After measuring relative viscosity (ηr), the viscometric data of polymer solutions in different brines were linearized by different equations. The linear regression correlation coefficients (CLR) of different equations were used to evaluate the degree of linear fitting. Table 4 shows the linear regression correlation coefficients of different equations for PAHM-0, PAHM-21 and PAHM-25 reduced (Huggins), inherent (Kraemer), specific (Martin) and relative (Fedors) viscosities as a function of polymer concentration in different brines. As can be seen in Table 4, the Fedors equation resulted in the best degree of linear fitting. The intrinsic viscosities calculated by different equations are also listed in Table 4. The results showed that although the CLR of different equations were different, the intrinsic viscosity values calculated from different equations were similar. Considering that the best fitting results were observed with the Fedors equation, the [η]Fedors should be used to describe the behavior of macromolecular chains. Furthermore, there is no significant difference in [η]Fedors values for PAHM-0 in brines of different ionic strength, due to the absence of charged groups in the backbone. However, for the partially hydrolyzed polymers, [η]Fedors values increased with decreasing ionic strength, the effect being more pronounced for the polymer with the highest degree of hydrolysis (PAHM-25). This result shows that at low ionic strength polymers PAMH-21 and PAMH-25 has a more elongated configuration.
The presence of charged units in hydrolyzed polymers improves water solubility and increases hydrodynamic volume of the chains due to mutual repulsion of the negative charges. Viscometric properties of polymer solutions in the semi-diluted regime have been extensively used to gain insight into the structure and conformation of polymers in solution. The curves in Figure 10 exhibit the following distinctive features in brine 1 (larger ionic strength (2.20 x 10-2)): (i) viscosity increased with increasing polymer concentration for all polymers; (ii) the concentration range in which the partially hydrolyzed polymer viscosity sharply increases shifts towards smaller concentrations than with PAHM-0. To compare the behavior of such samples, the molar fraction of hydrophobic moieties and the degree of hydrolysis must be considered. PAMH-21 and PAMH-25 have similar viscosimetric behavior in brine 1 (low ionic strength) because they have similar hydrophobic content but higher thickening capacity than PAHM-0, due to the carboxylic groups in hydrolyzed polymers. Considering that the samples obtained in this study have a random distribution of hydrophobe units owing to the hydrophobe-to-surfactant ratio in the feed,28 it was shown that the enhancement in viscosity was different from that shown by Zhu et al.34 This occurred because, even though the hydrolysis degree of the samples in both studies is very similar, the hydrophobic content is different. The strong increase in the viscosity of HAPAM aqueous solutions above a given concentration threshold is exploited in a variety of practical applications and is of great interest in enhanced oil recovery.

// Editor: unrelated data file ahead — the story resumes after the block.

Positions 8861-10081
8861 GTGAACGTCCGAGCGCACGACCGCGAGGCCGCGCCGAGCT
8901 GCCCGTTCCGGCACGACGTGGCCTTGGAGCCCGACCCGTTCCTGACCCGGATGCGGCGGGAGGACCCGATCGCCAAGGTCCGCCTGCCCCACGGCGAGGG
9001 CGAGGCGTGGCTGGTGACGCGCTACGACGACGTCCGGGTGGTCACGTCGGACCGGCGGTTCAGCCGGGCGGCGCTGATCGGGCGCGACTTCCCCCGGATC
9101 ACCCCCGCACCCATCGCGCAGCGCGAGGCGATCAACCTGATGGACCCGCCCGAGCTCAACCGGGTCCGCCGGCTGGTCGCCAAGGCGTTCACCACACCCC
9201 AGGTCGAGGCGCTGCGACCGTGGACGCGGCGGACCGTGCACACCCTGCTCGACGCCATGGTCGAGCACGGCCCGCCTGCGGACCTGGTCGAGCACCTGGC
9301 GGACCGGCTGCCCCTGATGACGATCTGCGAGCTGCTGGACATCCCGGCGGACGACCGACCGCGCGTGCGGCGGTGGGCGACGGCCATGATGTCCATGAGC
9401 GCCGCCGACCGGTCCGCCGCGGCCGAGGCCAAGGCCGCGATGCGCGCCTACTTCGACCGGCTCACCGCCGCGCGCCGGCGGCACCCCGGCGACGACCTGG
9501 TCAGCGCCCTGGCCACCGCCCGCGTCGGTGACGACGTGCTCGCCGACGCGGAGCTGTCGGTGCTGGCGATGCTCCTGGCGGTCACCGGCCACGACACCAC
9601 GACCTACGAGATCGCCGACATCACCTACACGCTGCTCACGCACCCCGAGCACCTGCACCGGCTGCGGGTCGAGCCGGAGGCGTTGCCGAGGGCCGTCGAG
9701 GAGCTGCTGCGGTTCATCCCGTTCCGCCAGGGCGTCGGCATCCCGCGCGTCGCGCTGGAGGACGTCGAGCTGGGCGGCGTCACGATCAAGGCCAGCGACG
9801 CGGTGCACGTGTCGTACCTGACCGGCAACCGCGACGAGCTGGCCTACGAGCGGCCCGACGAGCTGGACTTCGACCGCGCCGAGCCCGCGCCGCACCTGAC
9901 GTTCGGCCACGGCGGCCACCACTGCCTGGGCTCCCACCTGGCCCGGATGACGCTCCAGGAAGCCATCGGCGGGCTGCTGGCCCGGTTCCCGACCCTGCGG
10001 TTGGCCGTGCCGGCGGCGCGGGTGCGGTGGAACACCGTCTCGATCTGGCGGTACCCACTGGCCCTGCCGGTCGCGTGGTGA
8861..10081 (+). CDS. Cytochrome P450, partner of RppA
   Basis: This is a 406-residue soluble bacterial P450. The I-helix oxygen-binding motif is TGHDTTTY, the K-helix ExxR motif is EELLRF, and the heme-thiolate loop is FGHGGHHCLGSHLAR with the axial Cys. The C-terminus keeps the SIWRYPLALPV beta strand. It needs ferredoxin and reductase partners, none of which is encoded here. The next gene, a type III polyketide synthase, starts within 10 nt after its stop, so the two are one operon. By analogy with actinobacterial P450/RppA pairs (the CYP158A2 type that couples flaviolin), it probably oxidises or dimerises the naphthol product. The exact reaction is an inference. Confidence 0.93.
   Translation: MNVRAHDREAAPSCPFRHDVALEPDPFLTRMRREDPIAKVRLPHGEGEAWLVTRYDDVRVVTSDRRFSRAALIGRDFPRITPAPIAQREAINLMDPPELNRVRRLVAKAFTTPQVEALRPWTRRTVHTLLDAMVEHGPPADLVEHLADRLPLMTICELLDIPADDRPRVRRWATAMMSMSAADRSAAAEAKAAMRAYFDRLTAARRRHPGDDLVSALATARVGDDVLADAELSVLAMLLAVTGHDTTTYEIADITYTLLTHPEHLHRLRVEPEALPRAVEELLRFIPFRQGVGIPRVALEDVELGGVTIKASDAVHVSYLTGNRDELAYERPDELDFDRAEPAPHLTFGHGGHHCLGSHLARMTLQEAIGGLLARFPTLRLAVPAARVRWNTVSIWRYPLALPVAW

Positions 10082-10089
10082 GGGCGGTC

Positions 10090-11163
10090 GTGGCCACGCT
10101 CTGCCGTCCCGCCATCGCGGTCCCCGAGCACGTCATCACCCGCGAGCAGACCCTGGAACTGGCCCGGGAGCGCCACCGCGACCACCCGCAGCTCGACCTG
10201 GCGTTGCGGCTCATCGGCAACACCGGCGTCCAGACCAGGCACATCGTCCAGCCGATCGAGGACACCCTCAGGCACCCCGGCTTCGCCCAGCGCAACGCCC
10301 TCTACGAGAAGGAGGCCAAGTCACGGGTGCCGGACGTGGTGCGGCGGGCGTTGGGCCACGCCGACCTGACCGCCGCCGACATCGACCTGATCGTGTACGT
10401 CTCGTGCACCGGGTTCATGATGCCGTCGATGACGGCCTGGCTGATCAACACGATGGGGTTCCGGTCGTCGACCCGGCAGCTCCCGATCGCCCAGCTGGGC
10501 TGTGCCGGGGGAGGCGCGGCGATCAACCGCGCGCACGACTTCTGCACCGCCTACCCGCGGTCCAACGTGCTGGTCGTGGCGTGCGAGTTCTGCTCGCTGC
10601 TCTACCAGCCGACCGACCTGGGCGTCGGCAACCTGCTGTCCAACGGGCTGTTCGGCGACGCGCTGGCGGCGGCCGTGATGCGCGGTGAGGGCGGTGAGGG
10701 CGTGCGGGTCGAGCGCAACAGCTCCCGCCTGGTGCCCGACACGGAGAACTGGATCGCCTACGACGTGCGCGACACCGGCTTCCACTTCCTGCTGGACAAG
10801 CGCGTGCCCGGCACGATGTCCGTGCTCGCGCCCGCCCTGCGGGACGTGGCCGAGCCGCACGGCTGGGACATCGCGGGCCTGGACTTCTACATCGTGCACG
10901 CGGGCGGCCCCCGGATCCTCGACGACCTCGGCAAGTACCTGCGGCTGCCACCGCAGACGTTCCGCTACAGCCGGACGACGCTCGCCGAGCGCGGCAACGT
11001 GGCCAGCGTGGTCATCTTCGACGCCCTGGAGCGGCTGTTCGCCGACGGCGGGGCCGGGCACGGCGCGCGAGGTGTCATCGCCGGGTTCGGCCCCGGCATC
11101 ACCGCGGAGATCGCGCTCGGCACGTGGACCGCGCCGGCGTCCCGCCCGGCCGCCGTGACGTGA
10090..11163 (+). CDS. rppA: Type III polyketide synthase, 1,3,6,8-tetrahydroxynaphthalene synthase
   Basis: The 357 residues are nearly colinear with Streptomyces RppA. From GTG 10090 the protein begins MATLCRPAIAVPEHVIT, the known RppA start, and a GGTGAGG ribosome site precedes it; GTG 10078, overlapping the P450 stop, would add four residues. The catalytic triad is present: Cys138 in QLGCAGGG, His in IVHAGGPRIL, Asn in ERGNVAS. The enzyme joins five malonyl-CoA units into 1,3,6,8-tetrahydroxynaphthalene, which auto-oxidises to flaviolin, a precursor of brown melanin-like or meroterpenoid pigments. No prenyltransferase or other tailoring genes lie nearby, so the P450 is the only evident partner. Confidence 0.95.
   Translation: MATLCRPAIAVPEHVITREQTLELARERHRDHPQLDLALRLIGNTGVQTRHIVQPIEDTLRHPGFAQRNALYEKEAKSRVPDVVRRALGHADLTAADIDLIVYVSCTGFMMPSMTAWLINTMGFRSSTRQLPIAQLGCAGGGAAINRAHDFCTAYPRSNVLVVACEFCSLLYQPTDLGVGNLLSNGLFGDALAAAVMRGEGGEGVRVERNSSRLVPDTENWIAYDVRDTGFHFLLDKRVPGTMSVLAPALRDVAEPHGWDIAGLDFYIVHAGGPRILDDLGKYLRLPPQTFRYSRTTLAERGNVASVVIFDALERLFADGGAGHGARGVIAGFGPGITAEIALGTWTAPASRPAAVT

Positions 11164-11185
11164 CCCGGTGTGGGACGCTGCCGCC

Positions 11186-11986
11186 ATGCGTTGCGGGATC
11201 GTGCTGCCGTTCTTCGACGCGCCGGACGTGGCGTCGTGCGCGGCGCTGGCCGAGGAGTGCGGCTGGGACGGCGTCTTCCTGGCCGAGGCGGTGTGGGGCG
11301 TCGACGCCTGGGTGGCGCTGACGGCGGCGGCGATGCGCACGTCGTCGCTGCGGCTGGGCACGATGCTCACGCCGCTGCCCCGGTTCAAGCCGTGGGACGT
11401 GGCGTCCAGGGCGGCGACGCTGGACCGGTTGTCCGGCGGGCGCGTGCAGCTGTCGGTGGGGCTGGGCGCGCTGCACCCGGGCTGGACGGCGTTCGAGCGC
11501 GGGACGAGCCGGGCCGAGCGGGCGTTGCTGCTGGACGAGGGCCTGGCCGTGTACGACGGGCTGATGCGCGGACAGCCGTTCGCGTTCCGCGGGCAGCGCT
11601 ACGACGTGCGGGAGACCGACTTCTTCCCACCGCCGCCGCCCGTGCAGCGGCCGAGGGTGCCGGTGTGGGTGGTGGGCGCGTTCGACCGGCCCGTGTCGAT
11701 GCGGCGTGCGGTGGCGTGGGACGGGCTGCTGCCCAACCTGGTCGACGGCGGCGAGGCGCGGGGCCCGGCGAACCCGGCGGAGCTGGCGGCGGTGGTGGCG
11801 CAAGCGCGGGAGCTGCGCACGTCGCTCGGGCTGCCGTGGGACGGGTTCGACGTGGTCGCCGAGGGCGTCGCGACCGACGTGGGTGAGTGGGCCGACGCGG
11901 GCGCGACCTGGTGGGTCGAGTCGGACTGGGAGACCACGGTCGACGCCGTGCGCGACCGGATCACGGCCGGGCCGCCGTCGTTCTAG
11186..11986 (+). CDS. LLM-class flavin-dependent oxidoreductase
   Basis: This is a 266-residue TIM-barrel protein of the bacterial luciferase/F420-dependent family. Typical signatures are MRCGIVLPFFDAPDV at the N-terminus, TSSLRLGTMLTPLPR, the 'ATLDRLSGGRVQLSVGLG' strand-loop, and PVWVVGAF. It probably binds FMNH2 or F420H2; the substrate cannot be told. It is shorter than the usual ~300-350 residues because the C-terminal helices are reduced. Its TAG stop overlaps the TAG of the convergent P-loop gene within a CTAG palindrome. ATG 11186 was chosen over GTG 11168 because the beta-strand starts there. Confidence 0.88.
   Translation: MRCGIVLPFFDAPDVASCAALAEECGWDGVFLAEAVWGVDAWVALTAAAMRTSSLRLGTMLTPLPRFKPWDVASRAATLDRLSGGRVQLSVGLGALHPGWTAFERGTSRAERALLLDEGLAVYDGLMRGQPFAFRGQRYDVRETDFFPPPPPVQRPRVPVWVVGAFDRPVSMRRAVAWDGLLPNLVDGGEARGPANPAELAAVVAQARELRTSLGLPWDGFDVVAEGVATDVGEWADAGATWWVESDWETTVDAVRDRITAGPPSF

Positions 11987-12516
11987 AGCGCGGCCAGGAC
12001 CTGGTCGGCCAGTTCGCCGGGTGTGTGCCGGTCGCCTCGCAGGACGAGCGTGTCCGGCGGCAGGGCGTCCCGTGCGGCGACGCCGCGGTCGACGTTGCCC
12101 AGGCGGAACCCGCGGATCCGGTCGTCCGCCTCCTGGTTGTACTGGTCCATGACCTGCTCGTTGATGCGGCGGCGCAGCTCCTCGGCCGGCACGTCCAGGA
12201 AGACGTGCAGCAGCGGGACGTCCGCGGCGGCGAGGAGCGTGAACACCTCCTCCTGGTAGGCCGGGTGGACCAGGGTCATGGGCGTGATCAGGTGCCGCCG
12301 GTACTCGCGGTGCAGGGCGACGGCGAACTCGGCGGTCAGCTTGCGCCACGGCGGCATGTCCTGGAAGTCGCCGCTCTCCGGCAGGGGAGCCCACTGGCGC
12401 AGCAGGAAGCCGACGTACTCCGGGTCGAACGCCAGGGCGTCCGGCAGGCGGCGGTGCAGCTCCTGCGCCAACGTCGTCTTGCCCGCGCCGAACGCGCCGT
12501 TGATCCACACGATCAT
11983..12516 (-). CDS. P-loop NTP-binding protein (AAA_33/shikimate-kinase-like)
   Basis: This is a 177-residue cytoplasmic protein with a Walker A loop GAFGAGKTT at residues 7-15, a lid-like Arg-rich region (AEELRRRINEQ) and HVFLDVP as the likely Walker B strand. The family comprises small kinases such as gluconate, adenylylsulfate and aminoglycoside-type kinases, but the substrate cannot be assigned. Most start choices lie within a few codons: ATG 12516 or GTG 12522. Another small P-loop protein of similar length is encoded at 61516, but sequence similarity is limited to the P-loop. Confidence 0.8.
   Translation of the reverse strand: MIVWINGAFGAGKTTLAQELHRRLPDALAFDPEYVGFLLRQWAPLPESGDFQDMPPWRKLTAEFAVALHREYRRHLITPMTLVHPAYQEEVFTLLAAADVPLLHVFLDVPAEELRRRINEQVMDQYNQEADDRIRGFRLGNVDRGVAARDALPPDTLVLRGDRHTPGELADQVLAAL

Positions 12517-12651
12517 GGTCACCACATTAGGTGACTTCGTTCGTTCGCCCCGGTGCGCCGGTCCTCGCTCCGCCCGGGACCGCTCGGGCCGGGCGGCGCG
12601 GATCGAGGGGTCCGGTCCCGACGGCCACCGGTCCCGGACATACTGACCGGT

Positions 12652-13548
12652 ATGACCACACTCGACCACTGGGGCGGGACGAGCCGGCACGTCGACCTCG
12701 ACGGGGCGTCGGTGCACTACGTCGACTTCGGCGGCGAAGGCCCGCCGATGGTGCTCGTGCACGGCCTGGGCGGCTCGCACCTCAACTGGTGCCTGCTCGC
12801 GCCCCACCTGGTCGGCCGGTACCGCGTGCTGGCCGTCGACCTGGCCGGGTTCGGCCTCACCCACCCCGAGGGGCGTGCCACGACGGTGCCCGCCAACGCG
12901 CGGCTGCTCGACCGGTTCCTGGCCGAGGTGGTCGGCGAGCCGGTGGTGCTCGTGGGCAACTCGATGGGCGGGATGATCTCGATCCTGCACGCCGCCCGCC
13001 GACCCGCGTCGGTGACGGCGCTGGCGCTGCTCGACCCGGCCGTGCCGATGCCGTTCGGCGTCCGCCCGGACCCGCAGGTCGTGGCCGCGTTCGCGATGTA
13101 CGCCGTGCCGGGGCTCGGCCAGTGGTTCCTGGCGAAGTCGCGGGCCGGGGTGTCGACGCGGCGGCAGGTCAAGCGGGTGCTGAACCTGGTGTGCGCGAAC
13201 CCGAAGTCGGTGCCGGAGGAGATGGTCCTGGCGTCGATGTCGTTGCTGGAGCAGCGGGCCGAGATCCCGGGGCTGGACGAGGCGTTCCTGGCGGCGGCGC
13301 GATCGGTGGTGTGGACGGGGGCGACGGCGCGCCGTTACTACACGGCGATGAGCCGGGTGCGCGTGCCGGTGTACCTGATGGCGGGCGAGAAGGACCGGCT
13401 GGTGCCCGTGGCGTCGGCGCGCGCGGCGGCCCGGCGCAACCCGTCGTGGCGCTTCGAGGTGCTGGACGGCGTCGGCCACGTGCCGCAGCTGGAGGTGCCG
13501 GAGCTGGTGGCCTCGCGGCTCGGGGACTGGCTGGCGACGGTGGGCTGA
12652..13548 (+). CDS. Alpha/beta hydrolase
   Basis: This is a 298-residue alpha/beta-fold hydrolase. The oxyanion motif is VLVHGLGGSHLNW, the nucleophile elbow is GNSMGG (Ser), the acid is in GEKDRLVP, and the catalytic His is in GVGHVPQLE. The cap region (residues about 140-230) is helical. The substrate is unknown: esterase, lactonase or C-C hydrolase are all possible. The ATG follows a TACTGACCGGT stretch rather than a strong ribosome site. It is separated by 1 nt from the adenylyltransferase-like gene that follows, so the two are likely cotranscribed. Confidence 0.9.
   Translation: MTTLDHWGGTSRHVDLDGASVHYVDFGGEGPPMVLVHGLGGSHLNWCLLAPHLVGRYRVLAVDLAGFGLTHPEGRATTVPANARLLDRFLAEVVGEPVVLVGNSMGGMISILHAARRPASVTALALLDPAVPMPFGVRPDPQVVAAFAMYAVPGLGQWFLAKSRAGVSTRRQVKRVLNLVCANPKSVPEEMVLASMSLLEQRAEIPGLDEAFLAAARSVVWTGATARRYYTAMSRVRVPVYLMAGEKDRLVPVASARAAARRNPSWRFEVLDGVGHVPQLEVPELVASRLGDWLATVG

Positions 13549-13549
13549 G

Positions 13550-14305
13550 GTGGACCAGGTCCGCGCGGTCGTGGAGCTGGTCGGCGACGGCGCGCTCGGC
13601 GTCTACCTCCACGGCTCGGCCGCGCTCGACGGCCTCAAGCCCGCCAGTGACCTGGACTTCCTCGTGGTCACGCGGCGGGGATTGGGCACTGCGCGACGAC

Physicochemical parameters in dilute solutions showed that the samples studied in this study exert two opposite effects simultaneously: hydrophobic aggregation and Coulombic repulsion. In the dilute regime, the former leads to intramolecular association, which decrease the hydrodynamic volume of the polymer, while the latter expands polymer coils and in turn hydrodynamic volume. The addition of salt can screen out the polyelectrolyte effect, thereby enhancing the intramolecular hydrophobic association. Moreover, both the intramolecular and intermolecular association occur in a semi-dilute regime.
Temperature effects on the rheology of the copolymers solutions were investigated by measuring apparent viscosity as a function of polymer concentration at constant shear rate (7.3 s-1) in brine 1 (Figure 11). In all cases, apparent viscosity rose with increasing polymer concentration; however it decreased with increasing temperature. The latter effect suggests that an increase in temperature promotes a separation between the hydrophobic groups and, at higher temperatures, interchain liaisons between the hydrophobic groups are disrupted.8
The results obtained here indicate that the non-hydrolyzed polymer PAHM-0 is more sensitive to salt than hydrolyzed polymers, forming aggregates at lower salt concentrations than PAHM-21 and PAHM-25. In the case of partially hydrolyzed polymers, the repulsion between the carboxylic groups hinders the formation of hydrophobic aggregates. Due to the higher hydrophobicity of PAHM-0 compared to partially hydrolyzed derivatives, the former showed an increase in the number and size of aggregates with an increase in temperature, a finding not observed for PAHM-21 and PAHM-25. However, this aggregation did not increase the apparent viscosity of this sample to the apparent viscosity level of PAHM-21 and PAHM-25. The SAXS results showed that PAHM-21 and PAHM-25 polymers exhibit anisotropic domains of locally ordered chains and, consequently, high electrostatic persistence length, which may explain the higher viscosity of the partially hydrolyzed polyacrylamide compared to PAHM-0.
The authors are grateful to FINEP-CTPETRO, PETROBRAS, PRH-ANP/MCT and CAPES for financial support. The authors also thank ABTLuS for the use of LNLS facilities (Project D11A - SAXS1 # 7660/08) in Campinas, Brazil.
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Submitted: June 22, 2010
Published online: November 4, 2010